2 Corinthians 1: 3, 4, “Blessed be God, even the Father of our Lord Jesus Christ, the Father of mercies, and the God of all comfort; Who comforteth us in all our tribulation, that we may be able to comfort them which are in any trouble, by the comfort wherewith we ourselves are comforted of God.”
The God of all comfort. I like that definition of God. It speaks volumes of His mercy, something that a lot of church folks fail to speak of at all. For some it’s because they realize God’s love has long been predefined and over-extended (at least by us) and they are trying to make things right–theologically speaking. Those folks I applaud for they often do want to please God and usually come to see the need of speaking of His mercy too. Once they do, it’s a beautiful thing. It’s the rest of the Christians who fail to speak of God’s mercy that I’m concerned about.
These other folks often fail to speak of God’s mercy because they themselves aren’t merciful and don’t want to be. It’s easier to follow the letter of the law than try to dig down deep and understand the meaning behind it. So they do that and along the way they make up dozens of different laws to enforce the first one, crushing many along the way.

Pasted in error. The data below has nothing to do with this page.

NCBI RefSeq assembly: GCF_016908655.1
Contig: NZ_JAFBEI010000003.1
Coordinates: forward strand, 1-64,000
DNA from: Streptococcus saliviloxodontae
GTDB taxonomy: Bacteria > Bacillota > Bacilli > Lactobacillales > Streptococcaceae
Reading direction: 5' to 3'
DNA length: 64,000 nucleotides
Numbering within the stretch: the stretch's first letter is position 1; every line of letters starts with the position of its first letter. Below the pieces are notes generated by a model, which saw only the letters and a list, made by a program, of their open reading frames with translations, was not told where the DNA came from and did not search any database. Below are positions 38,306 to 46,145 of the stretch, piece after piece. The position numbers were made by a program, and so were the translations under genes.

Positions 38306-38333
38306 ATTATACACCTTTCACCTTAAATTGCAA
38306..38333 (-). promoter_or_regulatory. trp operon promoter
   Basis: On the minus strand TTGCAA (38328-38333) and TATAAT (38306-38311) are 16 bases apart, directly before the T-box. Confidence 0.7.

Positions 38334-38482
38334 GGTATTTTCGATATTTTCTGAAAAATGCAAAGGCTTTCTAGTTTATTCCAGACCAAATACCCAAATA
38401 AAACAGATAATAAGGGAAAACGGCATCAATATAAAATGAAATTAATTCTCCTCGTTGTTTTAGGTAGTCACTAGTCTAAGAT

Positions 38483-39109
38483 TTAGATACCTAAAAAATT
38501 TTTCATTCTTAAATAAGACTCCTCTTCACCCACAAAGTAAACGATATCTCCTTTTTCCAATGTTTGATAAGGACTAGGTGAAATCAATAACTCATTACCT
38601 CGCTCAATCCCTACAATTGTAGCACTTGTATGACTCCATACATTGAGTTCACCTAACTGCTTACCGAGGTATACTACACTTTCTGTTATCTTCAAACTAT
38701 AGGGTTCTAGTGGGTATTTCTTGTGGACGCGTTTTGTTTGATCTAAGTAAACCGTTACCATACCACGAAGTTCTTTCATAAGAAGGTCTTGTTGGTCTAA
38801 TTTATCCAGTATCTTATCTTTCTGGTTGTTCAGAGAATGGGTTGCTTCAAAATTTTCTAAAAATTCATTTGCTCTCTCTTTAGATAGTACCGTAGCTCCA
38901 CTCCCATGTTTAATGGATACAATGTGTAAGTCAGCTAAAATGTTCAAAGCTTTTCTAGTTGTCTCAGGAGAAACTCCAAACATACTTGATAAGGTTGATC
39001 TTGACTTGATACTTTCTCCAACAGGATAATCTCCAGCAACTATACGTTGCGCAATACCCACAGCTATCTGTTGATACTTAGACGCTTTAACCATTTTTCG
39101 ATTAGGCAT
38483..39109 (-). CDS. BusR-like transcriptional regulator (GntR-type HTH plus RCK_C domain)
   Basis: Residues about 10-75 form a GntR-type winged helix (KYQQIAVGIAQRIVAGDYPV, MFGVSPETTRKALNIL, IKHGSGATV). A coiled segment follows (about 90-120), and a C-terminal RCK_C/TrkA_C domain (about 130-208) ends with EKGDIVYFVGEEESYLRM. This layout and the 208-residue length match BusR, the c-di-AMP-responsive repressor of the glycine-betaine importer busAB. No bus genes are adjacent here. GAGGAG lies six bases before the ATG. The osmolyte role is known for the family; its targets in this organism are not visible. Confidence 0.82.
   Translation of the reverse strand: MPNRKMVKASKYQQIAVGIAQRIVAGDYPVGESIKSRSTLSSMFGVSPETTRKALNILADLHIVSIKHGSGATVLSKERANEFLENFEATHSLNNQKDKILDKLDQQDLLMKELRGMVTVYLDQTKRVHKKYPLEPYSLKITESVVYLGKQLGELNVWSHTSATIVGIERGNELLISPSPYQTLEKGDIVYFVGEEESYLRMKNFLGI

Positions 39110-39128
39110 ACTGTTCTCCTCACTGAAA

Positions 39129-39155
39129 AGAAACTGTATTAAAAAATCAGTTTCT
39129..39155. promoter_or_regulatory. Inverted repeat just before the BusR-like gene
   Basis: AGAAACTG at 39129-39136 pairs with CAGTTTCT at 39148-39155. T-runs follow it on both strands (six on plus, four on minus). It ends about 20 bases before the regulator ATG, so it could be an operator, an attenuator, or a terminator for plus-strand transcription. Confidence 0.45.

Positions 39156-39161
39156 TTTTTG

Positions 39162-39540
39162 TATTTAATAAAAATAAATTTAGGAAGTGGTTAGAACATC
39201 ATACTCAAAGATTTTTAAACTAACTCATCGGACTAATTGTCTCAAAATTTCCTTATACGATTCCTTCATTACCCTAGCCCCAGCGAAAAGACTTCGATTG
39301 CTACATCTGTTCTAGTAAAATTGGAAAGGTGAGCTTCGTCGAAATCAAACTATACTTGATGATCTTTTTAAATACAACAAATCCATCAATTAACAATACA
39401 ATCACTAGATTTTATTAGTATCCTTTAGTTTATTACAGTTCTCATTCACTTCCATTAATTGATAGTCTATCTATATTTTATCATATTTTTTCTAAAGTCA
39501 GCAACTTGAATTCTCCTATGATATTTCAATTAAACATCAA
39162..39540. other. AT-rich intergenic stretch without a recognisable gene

Many of the ones they crush are those who have already been cruelly crushed by others.
Those who have been wounded by life don’t need a lop-sided view of God. None of us do. No one ever benefits from failing to understand the full glory of God’s attributes. God is all love and nothing but is a spirit killer just as much as God is all wrath and nothing else; neither is true and both fail to introduce us to the real God. The broken and abused understand wrath. They understand anger. They have little or no understanding of love, mercy and peace, however. If they don’t hear that God is a God of comfort, love, mercy, kindness Who is trustworthy and unchanging–in context of the full range of God’s attributes–they will never come to understand God for Who He truly is.
And we who know better must answer for that.